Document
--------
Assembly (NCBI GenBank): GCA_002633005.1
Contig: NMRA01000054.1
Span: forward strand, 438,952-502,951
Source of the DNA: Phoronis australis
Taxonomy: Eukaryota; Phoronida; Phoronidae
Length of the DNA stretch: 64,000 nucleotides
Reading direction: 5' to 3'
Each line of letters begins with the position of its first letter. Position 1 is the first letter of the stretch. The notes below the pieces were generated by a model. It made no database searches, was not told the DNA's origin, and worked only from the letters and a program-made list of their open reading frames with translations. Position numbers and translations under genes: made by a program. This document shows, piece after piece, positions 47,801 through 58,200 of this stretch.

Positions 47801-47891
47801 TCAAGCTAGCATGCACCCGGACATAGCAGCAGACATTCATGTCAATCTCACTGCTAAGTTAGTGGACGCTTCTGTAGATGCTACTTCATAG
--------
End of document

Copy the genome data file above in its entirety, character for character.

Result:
Assembly (NCBI GenBank): GCA_002633005.1
Contig: NMRA01000054.1
Span: forward strand, 438,952-502,951
Source of the DNA: Phoronis australis
Taxonomy: Eukaryota; Phoronida; Phoronidae
Length of the DNA stretch: 64,000 nucleotides
Reading direction: 5' to 3'
Each line of letters begins with the position of its first letter. Position 1 is the first letter of the stretch. The notes below the pieces were generated by a model. It made no database searches, was not told the DNA's origin, and worked only from the letters and a program-made list of their open reading frames with translations. Position numbers and translations under genes: made by a program. This document shows, piece after piece, positions 47,801 through 58,200 of this stretch.

Positions 47801-47891
47801 TCAAGCTAGCATGCACCCGGACATAGCAGCAGACATTCATGTCAATCTCACTGCTAAGTTAGTGGACGCTTCTGTAGATGCTACTTCATAG